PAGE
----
New season, new skin concerns.
Oct 13, 2021
Every year, as fall transitions into winter, I can’t help but notice my skin begging for a little extra TLC. Suddenly, my face feels tighter, flakier, and visibly duller. Before becoming a self-proclaimed skincare enthusiast, I’d depend on the same products to carry me through the entire year; but it became clear that my skin had other plans.
As a woman of color, I know that my darker skin is highly reactive to the cold, harsh air conditions it’s exposed to during the wintertime. What I didn’t know, however, is that dry and dehydrated skin are not the same things. And, after conducting a quick survey on my Instagram stories asking other women what their winter skin concerns were, it soon became evident that parched skin is a winter pain point that haunts us all.
According to Nina Mask, a clinical aesthetician at BriskNPosh SoHo, winter air increases a process called trans-epidermal water loss (or TEWL), a fancy term for when moisture escapes your skin. Studies have shown that this process is generally more significant in darker complexions, which explains why we’re all complaining about tight, rough, or cracked skin when winter rolls around. Mask adds that dry, harsh weather can worsen the skin’s existing conditions (think: acne or eczema), causing increased hyperpigmentation and dark spots.
So what’s the solution? We tapped Mask and Rachel Roff, founder of UrbanSkinRx, to break down the five most common concerns faced by melanin skin and the expert-approved products and ingredients to help treat and protect your complexion this winter.
The Problem: Dryness/Dehydration
The Solution: Hyaluronic Acid or Glycolic Acid
So, what *exactly* is the difference between dry and dehydrated skin? When your skin loses water, it’s considered dehydrated. If your skin struggles to naturally produce sebum—or oil—it’s deemed to be dry. Either way, avoiding harsh astringents or cleansers that strip your skin of its natural oils is critical. To combat either issue, Roff recommends introducing products containing hyaluronic or glycolic acid to help skin trap and retain moisture throughout the day.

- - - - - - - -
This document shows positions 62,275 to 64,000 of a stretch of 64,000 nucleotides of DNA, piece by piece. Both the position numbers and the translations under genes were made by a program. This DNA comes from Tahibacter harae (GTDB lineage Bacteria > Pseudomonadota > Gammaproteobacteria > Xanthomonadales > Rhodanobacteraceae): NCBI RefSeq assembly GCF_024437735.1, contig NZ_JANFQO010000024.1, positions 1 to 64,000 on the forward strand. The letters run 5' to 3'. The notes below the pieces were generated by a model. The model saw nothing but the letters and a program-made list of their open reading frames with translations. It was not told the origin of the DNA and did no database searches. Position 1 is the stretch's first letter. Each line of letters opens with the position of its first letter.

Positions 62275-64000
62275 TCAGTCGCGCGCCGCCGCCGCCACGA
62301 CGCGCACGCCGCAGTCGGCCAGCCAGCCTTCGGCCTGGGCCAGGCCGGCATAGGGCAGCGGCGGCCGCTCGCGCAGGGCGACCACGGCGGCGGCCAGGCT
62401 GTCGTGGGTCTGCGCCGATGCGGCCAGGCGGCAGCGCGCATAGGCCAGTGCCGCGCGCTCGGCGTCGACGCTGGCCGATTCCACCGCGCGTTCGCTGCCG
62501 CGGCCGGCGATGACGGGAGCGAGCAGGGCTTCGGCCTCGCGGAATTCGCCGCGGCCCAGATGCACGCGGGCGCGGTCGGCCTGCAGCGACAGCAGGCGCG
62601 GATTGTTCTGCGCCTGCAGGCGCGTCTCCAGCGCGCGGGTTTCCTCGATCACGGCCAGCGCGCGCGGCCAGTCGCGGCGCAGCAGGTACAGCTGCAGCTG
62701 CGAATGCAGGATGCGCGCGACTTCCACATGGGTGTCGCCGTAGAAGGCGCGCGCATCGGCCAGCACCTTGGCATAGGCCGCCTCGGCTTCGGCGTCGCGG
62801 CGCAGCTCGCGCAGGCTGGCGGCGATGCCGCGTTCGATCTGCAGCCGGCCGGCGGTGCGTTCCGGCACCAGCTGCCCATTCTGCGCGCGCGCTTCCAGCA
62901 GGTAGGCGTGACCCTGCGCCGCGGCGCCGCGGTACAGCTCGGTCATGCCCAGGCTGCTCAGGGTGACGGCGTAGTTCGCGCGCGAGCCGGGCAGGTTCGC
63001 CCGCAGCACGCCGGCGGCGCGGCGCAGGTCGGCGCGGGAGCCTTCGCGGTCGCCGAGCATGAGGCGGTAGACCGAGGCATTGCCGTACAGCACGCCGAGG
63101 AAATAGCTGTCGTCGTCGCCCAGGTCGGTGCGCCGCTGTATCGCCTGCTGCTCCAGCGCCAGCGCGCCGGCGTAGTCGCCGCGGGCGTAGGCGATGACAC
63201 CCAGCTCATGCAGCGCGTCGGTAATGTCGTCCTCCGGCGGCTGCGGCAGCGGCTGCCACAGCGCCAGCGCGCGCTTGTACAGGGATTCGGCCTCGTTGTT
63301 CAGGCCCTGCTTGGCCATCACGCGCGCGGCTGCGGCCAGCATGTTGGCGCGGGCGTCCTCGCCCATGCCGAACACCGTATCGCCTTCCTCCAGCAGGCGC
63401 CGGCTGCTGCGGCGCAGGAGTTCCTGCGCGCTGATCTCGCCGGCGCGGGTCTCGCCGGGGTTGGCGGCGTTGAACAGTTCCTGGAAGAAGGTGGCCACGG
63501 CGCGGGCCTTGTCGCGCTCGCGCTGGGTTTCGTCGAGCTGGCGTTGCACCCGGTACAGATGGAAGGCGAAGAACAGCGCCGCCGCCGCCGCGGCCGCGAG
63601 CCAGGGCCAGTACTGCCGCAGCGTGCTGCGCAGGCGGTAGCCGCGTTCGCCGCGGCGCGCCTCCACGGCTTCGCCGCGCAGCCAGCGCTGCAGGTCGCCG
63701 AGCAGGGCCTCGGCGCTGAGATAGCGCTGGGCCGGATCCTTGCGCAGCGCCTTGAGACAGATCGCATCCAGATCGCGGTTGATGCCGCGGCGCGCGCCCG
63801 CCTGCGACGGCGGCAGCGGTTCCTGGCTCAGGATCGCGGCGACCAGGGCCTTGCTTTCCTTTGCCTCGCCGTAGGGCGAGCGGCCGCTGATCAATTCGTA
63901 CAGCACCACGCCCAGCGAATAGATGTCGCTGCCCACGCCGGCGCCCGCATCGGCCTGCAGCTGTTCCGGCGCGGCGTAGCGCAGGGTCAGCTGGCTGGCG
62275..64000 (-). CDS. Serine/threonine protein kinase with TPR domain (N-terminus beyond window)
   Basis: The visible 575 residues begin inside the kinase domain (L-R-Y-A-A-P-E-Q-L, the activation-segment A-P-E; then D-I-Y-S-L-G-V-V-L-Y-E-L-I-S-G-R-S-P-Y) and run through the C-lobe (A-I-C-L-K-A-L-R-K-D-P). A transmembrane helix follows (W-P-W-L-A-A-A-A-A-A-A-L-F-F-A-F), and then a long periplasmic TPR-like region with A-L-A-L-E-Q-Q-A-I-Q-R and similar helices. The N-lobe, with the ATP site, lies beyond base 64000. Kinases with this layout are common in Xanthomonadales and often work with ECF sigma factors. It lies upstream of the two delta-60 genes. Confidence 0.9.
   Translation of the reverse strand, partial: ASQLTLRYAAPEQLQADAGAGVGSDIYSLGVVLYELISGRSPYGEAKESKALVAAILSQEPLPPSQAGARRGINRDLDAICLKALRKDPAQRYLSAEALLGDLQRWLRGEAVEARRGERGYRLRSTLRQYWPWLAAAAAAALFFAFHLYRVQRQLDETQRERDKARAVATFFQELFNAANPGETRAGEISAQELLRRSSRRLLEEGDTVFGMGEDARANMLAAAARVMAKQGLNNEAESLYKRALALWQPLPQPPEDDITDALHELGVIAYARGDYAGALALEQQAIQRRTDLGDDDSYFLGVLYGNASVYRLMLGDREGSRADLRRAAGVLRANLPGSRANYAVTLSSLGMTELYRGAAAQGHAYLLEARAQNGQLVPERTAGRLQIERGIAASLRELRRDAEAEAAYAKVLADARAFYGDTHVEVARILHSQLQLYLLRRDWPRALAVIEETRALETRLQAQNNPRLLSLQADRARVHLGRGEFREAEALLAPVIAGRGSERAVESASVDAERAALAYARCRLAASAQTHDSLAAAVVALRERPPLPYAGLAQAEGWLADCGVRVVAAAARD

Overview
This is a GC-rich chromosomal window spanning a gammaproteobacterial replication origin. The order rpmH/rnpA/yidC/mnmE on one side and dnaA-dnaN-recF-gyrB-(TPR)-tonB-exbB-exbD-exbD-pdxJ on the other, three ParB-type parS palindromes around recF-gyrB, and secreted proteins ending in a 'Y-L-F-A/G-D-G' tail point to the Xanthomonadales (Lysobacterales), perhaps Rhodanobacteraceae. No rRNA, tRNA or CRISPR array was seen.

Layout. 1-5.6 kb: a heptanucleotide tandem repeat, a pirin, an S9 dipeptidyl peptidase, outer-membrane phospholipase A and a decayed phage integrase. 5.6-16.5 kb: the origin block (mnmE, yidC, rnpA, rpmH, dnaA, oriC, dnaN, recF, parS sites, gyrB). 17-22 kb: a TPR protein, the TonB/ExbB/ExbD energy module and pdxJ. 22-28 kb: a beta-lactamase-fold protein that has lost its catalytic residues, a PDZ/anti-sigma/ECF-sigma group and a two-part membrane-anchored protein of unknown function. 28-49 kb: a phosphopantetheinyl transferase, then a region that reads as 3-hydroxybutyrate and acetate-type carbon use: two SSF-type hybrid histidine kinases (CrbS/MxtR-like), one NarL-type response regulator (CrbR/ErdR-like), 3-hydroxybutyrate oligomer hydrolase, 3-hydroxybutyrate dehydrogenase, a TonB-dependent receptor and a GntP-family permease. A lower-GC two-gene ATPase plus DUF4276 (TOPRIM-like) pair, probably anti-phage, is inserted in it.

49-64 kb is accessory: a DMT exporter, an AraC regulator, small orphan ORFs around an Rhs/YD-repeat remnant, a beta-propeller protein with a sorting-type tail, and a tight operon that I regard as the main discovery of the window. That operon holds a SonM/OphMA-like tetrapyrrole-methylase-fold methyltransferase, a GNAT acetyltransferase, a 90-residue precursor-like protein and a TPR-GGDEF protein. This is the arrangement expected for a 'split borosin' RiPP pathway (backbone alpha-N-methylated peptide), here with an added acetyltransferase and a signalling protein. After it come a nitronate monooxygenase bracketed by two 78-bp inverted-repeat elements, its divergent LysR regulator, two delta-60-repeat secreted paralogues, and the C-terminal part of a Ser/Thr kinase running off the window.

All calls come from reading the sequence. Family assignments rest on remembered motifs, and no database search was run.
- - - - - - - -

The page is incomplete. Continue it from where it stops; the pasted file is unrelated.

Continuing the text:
The Problem: Hyperpigmentation
“Hyperpigmentation may seem like a non-issue during the fall and winter months, but this just isn’t the case,” says Mask. According to the aesthetician, dry weather, cold temperatures, and decreased humidity can cause dry patches on the skin and worsen pre-existing conditions that leave behind dark spots. To help combat this, Roff recommends using products that contain kojic acid, as it helps stop the overproduction of melanin, which leads to dark spots.
The Problem: Rough, Flaky Texture
Whether your skin is suffering from dryness, dehydration, or both, it’s only a matter of time before the frigid temperatures lead to rough, flaky patches on your face. To help keep it soft and supple, Mask recommends using jojoba oil, which has properties similar to our natural sebum, allowing it better penetrate the skin for maximum nourishment.
Many women claim that their skin’s natural glow is compromised in the colder months—resulting in a dull, lackluster complexion. Once again, you’ve got dehydration and a lack of sunlight to thank for that. To help boost your skin’s radiance, both experts recommended incorporating products with vitamin C, as it has antioxidant-rich properties that promote collagen production and protect against environmental stressors that lead to discoloration and early signs of aging.
The Solution: Niacinamide
Finally, there’s inflamed, irritated skin. Not only is this dryness-induced condition extremely annoying, but it can be painful too. Roff recommends niacinamide as it has anti-inflammatory properties that can soothe and alleviate irritation, reduce redness, and help lock in moisture for a healthier skin barrier. Consider it the all-in-one skincare ingredient you didn’t know you needed.